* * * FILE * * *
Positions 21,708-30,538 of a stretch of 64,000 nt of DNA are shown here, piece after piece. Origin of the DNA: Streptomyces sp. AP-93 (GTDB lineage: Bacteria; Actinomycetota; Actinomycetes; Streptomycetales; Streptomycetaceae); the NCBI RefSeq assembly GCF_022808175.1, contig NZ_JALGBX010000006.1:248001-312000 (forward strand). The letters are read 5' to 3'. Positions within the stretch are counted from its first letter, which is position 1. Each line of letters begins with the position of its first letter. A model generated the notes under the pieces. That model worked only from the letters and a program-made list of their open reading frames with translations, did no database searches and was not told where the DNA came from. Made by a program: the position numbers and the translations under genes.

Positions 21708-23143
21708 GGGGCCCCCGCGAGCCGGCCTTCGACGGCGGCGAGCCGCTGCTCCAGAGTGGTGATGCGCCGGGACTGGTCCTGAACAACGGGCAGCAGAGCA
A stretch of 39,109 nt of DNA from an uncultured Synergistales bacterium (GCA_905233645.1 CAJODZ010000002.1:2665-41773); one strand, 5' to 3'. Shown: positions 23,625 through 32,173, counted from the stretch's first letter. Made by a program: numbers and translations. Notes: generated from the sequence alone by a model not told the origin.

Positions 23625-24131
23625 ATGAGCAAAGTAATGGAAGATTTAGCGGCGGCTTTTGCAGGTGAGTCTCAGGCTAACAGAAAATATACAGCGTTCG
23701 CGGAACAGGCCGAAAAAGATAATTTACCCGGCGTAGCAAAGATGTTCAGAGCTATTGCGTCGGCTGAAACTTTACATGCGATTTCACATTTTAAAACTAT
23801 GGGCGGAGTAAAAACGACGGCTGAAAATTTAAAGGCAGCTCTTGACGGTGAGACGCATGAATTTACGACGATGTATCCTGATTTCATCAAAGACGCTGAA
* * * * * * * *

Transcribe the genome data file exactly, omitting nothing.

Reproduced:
Positions 21,708-30,538 of a stretch of 64,000 nt of DNA are shown here, piece after piece. Origin of the DNA: Streptomyces sp. AP-93 (GTDB lineage: Bacteria; Actinomycetota; Actinomycetes; Streptomycetales; Streptomycetaceae); the NCBI RefSeq assembly GCF_022808175.1, contig NZ_JALGBX010000006.1:248001-312000 (forward strand). The letters are read 5' to 3'. Positions within the stretch are counted from its first letter, which is position 1. Each line of letters begins with the position of its first letter. A model generated the notes under the pieces. That model worked only from the letters and a program-made list of their open reading frames with translations, did no database searches and was not told where the DNA came from. Made by a program: the position numbers and the translations under genes.

Positions 21708-23143
21708 GGGGCCCCCGCGAGCCGGCCTTCGACGGCGGCGAGCCGCTGCTCCAGAGTGGTGATGCGCCGGGACTGGTCCTGAACAACGGGCAGCAGAGCA
A stretch of 39,109 nt of DNA from an uncultured Synergistales bacterium (GCA_905233645.1 CAJODZ010000002.1:2665-41773); one strand, 5' to 3'. Shown: positions 23,625 through 32,173, counted from the stretch's first letter. Made by a program: numbers and translations. Notes: generated from the sequence alone by a model not told the origin.

Positions 23625-24131
23625 ATGAGCAAAGTAATGGAAGATTTAGCGGCGGCTTTTGCAGGTGAGTCTCAGGCTAACAGAAAATATACAGCGTTCG
23701 CGGAACAGGCCGAAAAAGATAATTTACCCGGCGTAGCAAAGATGTTCAGAGCTATTGCGTCGGCTGAAACTTTACATGCGATTTCACATTTTAAAACTAT
23801 GGGCGGAGTAAAAACGACGGCTGAAAATTTAAAGGCAGCTCTTGACGGTGAGACGCATGAATTTACGACGATGTATCCTGATTTCATCAAAGACGCTGAA